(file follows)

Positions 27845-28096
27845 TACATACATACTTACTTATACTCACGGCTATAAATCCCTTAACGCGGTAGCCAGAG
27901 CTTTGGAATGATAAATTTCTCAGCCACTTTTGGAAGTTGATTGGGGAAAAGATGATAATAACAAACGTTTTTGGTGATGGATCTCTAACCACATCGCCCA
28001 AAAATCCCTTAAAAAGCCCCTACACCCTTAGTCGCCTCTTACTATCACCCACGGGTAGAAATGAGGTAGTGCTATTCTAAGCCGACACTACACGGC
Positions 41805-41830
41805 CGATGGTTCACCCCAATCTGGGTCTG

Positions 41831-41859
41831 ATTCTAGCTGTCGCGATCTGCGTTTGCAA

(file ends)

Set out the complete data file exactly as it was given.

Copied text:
Positions 27845-28096
27845 TACATACATACTTACTTATACTCACGGCTATAAATCCCTTAACGCGGTAGCCAGAG
27901 CTTTGGAATGATAAATTTCTCAGCCACTTTTGGAAGTTGATTGGGGAAAAGATGATAATAACAAACGTTTTTGGTGATGGATCTCTAACCACATCGCCCA
28001 AAAATCCCTTAAAAAGCCCCTACACCCTTAGTCGCCTCTTACTATCACCCACGGGTAGAAATGAGGTAGTGCTATTCTAAGCCGACACTACACGGC
Positions 41805-41830
41805 CGATGGTTCACCCCAATCTGGGTCTG

Positions 41831-41859
41831 ATTCTAGCTGTCGCGATCTGCGTTTGCAA